The University of Minnesota Medical School has developed a therapeutic vaccine for opioid use disorder that is the subject of a new Phase 1 randomized placebo-controlled clinical trial.
The trial, which recently begun enrollment, will be conducted at the Columbia University Irving Medical Center in New York. Sandra Comer, a professor of neurobiology at the College of Physicians and Surgeons of Columbia University, will lead the research.
Researchers at the University of Minnesota developed the vaccine candidate to selectively inhibit the euphoric and toxic effects of oxycodone, the semi-synthetic opioid drug. The vaccine stimulates the production of antibodies to oxycodone, which eventually halt its entry to the brain.
Oxycodone brands include Oxycontin, Xtampza ER, Oxaydo and Roxicodone.
In the long run, the researchers aim to develop a range of opioid vaccines for commonly abused drugs such as heroin and fentanyl, and fentanyl analogs, such as carfentanil. Their work is currently focused on initial Phase I clinical testing with the ultimate goal of advancing these novel medications to FDA approval.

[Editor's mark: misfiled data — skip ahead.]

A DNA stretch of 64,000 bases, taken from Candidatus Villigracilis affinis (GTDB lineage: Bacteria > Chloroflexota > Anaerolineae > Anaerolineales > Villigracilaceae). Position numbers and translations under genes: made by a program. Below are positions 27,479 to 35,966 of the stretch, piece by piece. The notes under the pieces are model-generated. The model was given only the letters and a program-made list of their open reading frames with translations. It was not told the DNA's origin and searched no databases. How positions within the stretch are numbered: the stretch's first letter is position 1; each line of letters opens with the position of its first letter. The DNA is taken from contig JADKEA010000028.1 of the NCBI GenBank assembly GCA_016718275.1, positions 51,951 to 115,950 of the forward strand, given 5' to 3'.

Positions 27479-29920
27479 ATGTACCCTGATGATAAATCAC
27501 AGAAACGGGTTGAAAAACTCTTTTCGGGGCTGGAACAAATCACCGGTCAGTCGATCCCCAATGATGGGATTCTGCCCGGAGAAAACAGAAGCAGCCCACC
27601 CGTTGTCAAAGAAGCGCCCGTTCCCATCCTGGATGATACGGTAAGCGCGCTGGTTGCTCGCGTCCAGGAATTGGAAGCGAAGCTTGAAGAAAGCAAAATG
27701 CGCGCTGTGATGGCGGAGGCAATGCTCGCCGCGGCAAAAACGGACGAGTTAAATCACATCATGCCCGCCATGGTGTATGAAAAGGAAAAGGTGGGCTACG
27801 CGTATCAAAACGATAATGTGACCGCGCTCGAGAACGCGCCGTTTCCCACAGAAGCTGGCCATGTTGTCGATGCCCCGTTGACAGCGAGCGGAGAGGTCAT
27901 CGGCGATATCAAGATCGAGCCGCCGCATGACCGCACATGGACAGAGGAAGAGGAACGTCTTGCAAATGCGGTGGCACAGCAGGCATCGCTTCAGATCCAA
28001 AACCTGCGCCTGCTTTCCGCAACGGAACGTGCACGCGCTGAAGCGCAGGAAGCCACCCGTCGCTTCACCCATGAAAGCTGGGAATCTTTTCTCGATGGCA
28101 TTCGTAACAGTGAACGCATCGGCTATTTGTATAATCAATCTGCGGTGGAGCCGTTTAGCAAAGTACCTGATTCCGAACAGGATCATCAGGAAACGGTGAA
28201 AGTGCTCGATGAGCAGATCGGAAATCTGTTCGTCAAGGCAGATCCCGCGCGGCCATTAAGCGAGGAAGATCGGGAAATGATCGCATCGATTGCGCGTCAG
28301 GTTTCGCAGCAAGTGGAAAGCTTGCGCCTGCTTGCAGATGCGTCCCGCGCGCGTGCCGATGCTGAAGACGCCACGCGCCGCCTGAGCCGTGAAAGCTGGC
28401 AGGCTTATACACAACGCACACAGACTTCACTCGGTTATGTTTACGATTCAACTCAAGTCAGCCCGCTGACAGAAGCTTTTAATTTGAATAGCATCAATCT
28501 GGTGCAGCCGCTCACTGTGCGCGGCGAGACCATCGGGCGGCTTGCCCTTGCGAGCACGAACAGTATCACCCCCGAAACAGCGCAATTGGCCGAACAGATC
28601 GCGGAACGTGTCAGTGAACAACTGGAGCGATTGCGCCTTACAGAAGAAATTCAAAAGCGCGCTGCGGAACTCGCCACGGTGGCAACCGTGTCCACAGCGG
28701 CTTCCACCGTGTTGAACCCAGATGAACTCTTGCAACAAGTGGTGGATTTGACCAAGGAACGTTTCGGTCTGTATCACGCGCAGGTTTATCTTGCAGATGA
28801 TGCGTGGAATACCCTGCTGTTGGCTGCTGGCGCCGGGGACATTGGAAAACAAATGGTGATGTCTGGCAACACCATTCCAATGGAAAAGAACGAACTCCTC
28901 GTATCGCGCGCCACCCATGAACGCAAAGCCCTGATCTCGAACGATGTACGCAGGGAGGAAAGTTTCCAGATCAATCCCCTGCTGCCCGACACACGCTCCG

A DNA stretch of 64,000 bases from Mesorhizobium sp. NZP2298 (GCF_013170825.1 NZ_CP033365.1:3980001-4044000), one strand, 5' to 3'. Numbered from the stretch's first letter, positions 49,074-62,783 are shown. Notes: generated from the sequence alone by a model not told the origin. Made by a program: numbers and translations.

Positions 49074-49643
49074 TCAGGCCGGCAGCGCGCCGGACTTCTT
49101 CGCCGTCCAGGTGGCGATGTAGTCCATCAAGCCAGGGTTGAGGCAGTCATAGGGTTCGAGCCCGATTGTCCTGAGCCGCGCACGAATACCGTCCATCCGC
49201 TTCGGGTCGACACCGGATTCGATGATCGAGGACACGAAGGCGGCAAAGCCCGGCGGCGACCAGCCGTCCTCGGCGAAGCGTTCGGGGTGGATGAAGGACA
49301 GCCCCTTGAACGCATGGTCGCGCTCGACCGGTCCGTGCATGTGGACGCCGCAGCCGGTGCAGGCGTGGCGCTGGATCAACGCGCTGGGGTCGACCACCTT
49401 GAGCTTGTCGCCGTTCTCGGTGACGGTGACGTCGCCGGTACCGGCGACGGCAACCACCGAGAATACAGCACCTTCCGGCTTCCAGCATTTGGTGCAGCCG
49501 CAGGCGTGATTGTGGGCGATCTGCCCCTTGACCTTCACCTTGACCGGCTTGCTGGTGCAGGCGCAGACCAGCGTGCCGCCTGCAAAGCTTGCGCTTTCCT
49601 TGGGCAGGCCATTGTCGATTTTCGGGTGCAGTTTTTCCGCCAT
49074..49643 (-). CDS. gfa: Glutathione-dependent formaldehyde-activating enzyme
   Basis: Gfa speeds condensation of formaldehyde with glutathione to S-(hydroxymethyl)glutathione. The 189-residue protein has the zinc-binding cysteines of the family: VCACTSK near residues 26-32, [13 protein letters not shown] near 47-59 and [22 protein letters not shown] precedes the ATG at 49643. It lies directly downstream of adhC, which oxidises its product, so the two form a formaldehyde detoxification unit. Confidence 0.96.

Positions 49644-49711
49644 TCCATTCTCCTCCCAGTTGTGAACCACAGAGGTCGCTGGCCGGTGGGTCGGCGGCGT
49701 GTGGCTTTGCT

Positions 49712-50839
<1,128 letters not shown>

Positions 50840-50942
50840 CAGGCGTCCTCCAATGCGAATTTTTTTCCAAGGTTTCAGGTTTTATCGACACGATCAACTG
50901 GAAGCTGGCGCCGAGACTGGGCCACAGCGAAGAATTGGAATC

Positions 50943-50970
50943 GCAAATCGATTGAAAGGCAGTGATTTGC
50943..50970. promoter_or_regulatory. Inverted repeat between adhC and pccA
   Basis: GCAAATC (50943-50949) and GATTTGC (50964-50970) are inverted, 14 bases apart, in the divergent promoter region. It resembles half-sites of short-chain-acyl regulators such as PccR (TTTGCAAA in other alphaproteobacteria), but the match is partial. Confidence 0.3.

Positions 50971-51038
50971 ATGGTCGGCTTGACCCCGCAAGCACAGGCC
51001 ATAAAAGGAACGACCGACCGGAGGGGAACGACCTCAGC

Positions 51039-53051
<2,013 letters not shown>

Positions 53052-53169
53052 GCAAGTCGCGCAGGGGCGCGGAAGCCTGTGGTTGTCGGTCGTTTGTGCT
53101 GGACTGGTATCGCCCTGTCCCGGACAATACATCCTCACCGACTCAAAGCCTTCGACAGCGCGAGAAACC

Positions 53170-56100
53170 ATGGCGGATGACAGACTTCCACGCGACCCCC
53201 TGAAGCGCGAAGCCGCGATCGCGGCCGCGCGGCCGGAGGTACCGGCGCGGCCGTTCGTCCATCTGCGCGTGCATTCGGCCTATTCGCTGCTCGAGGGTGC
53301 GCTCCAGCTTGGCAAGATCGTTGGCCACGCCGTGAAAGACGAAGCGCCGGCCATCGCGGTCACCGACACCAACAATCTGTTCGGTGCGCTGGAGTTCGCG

The National Institute on Drug Abuse of the National Institutes of Health is offering financial support for the Phase 1 trial.
Marco Pravetoni, an associate professor of pharmacology and medicine at the University of Minnesota, is leading the drug discovery research. Pravetoni has also worked to develop a number of vaccines and monoclonal antibodies to treat respiratory depression and bradycardia from oxycodone, fentanyl and heroin. His research is featured in the Journal of Pharmacology and Experimental Therapeutics and the Journal of Medicinal Chemistry.
When Pravetoni asked about his inspiration for the research, he pointed to the goal to develop “more treatment options for opioid use disorders and overdose.” Opioid vaccines “will have a beneficial impact on patients, their families and society on many levels,” Pravetoni said.
“In this study, my laboratory will conduct pharmacokinetic and immunological monitoring in blood samples from immunized volunteers to ensure that they are making antibodies to oxycodone and determine whether or not the antibodies are preventing the drug from reaching the brain,” Pravetoni said.
“Inspired by the development of COVID-19 vaccines, we hope that translation of opioid vaccines will have a positive public health impact by preventing future epidemics,” Pravetoni said.
Filed Under: clinical trials, Drug Discovery